A Chicago police officer who unloaded his gun on a car full of unarmed African American teenagers recently plead not guilty to federal civil rights charges. The 2013 incident was spurred by the teens stealing a car, but the use of deadly fire is being charged at as excessive force by the officer, since no one’s life was in danger from the teens’ actions as they backed up away from his vehicle when he fired sixteen rounds into the car. Two of the teens were injured. The officer in question is facing federal criminal charges, and is the first Chicago officer of the past 15 years and 702 police shootings to face federal criminal charges, according to the Chicago Tribune.
However, this is not the first time this particular officer has fired his gun in the line of duty. In 2011 he killed a 19-year-old at close range; the mother of the victim was awarded $3.5 million in that unjustified shooting, but the settlement was later overturned by a judge. That judge’s decision is now being appealed. More recently, the city agreed upon a $360,000 settlement for the 2013 shooting in which the officer is facing federal criminal charges. Finally, the third shooting incident that the office committed occurred in 2010 when he shot and injured a 20-year-old woman. He has been on desk work for the past few years, still receiving a paycheck. He is now being charged with two accounts of deprivation of rights under the color of law.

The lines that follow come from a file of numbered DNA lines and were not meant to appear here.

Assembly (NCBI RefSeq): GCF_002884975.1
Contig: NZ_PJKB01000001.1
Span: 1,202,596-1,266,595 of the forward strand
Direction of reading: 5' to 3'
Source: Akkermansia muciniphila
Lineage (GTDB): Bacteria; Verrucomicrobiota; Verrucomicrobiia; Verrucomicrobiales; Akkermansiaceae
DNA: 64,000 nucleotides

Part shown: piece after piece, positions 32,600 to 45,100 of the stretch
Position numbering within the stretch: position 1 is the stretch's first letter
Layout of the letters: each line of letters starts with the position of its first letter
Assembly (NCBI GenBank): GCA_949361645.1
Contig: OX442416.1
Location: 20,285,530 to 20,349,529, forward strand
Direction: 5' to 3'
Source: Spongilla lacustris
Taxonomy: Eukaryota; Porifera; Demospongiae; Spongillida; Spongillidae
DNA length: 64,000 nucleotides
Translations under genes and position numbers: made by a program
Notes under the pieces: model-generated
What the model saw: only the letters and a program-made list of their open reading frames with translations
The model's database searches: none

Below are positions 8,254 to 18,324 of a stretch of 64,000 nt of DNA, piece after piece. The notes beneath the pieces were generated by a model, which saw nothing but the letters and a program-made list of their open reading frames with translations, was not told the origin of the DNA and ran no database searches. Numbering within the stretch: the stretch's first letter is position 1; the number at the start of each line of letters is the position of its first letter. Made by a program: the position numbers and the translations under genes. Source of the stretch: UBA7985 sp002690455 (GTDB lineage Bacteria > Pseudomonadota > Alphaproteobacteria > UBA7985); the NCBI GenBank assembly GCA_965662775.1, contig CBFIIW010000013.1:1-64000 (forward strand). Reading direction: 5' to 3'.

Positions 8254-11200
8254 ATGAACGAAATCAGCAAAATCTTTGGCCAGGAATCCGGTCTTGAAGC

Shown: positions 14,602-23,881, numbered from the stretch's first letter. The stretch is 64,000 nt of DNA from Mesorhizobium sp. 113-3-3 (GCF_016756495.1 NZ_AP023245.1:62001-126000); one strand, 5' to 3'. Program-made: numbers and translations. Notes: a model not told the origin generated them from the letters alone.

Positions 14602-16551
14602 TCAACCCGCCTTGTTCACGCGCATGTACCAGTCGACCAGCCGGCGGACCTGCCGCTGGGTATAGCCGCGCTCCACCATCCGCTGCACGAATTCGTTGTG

Deprivation of Rights Under the Color of Law and the FBI
When there are allegations that violations of civil right statutes have occurred, The Federal Bureau of Investigation (FBI) is usually in charge of the investigation, according to the FBI. The FBI’s involvement in civil rights stems from fighting the KKK and the use of police brutality back in the early 20th century. Many of the later were violations that occurred under the color of law. Color of law is defined in West’s Encyclopedia of American Law as “the appearance of an act being performed based upon legal right or enforcement of statute, when in reality no such right exists.”
Many civil rights violations occur under the color of law. When serious bodily injury occurs from deprivation of rights under the color of law, the defendant may face up to 10 years in prison. If the intent was to kill, the defendant can face up to life in prison or the death sentence, according to Cornell Law. Of the hundreds of civil rights cases opened by the FBI, including the color of law 2013 police shooting case mentioned above, it also takes on civil rights cases involving hate crimes, human trafficking, and cases involving Freedom of Access to Clinic Entrances (FACE) Act.
Contact an Experienced Chicago Civil Rights Attorney Today
If you have been bullied, harassed, injured, or physically or emotionally assaulted by the police, you may have had your civil rights unknowingly violated. Call an experienced Chicago civil rights violations attorney with Barney and Hourihane today at 312-854-0906.
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